Follow the trend


Traders form the market, so they can quickly buy or sell at the prices they want. The market is always seeking a fair price for both sides, which is why most of the time the market is in a range, also known as the area of consensus.

Traders create the market, allowing each trader to quickly buy or sell at their desired prices. The market is constantly seeking a fair price for both parties, which is why the market spends most of the time in a trading range, a consensus area.

Upward or downward breakouts are often brief, occurring because buyers and sellers both believe the price is too low, leading to a bullish breakout, or too high, leading to a bearish breakout. The market needs to quickly move to a new consensus zone.

So, what is a consensus zone? It's a trading range. Within this price range, there is confusion, so trades are rarely definitive. The market remains in basic balance most of the time, with rational debate between bulls and bears. If you feel confused or have good reasons not to trade, or if you see buying or selling as reasonable, you can assume the market is in a trading range.

This is the goal of all markets. They are always looking for a price that bulls find reasonable to buy and bears find reasonable to sell. When the market is at the higher end of this range, bulls find it less reasonable and buy less. Many bulls take small profits and sell. Meanwhile, bears start seeing the prices as more reasonable and begin to sell more. This imbalance will cause prices to drop.

Following the Trend

Successful breakouts form trends, continuing upward to the next resistance level or downward to the next support level, seeking a price everyone deems worth trading. This marks the next trading range.

When the market is trending, it will always try to reverse, but due to inertia, 80% of attempts will fail, causing prices to return to the trend. Each reversal attempt occurs at a resistance level, even if you can’t see it, mainly due to profit-taking. In the later stages of a trend, corrections become more severe and complex, with counter-trend actions playing a more significant role.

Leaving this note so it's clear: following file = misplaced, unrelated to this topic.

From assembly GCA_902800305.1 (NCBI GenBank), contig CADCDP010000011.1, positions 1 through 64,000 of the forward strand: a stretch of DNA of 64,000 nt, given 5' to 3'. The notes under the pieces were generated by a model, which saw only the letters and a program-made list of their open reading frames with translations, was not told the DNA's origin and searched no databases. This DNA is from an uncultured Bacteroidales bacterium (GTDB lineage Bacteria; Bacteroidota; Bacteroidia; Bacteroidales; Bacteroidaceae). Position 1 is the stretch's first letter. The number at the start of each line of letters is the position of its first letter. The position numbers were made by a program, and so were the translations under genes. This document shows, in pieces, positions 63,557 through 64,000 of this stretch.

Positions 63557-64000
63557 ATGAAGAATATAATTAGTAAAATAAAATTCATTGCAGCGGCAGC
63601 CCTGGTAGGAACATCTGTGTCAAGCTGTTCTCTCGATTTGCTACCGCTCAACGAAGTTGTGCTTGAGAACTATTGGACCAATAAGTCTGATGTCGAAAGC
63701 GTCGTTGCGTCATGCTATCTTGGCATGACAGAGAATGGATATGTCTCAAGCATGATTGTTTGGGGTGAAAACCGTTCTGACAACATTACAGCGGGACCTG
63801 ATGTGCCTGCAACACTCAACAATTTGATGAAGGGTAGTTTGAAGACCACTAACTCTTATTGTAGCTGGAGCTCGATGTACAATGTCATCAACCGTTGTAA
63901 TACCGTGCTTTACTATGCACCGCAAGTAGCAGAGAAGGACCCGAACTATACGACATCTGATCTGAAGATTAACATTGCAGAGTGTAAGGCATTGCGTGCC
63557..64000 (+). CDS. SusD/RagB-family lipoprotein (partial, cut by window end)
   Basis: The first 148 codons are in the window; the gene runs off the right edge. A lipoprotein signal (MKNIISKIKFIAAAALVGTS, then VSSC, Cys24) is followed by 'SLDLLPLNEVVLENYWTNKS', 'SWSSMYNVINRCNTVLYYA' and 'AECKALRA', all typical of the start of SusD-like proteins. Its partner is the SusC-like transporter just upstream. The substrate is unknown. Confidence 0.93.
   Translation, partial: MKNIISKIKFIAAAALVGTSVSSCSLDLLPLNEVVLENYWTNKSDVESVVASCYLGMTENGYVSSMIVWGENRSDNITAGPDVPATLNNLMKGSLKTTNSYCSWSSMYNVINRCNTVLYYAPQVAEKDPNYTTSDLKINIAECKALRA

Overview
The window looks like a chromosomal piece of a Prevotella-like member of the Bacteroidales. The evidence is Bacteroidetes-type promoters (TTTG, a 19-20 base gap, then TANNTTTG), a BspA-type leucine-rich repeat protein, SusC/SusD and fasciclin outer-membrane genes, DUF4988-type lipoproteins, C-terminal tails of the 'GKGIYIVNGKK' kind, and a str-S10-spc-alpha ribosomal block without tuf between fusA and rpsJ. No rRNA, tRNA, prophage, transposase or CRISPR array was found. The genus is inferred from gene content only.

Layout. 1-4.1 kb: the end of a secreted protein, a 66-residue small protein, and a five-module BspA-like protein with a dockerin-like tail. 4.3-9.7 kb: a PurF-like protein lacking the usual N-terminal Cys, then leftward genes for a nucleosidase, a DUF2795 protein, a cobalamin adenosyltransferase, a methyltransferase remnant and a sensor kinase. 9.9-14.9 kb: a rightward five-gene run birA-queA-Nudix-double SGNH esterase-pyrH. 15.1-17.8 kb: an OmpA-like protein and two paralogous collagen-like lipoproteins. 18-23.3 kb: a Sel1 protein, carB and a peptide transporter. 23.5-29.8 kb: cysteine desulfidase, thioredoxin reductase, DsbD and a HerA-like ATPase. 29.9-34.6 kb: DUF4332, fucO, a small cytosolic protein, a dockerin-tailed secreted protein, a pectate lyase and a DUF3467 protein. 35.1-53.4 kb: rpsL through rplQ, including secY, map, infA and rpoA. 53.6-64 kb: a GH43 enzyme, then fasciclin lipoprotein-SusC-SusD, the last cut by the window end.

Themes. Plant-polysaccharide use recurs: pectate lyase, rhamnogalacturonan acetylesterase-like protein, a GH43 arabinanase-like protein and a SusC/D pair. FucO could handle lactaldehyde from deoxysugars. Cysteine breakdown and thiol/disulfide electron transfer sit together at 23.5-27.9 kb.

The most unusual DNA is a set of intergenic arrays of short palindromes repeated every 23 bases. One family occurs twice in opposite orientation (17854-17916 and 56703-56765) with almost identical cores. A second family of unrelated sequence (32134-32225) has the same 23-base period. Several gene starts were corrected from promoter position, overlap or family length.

If a correction begins, the impact of the trend will diminish until it completely disappears, and the market will enter a trading range. At that point, the final price direction's bullish or bearish breakout will be a 50% chance. Both continuing the trend or reversing it is possible.

A trader's most valuable skill is understanding price breakouts. Breaking what? Everything. The simplest breakout is surpassing the previous bar’s high or low, but the market can break past prior highs, lows, trend lines, ranges, moving averages, or any form of support or resistance.

If the current bar is above the previous high, will there be more buyers or sellers? You’ll ask if this breakout will succeed and yield enough bullish profit or fail and reverse, starting a bearish profitable trade.

If a breakout has characteristics likely to succeed, these are signals of buyer support. Conversely, if not, they signify seller pressure, increasing the chances of the breakout failing and reversing downward.

If the market has 100 candlesticks in a trading range, the chance of a successful breakout is very low. As mentioned earlier, the market has inertia and tends to repeat past actions; when in a trading range, most breakouts will fail, even if strong enough to reach the range’s top. This is the resistance test for buying.

You can view the upper limit of a trading range, and all support and resistance levels, as a large magnet. The closer the market is to the magnet, the stronger the pull, and the faster the market will be drawn to it. Once the market reaches the magnet, the magnetic strength weakens and eventually disappears.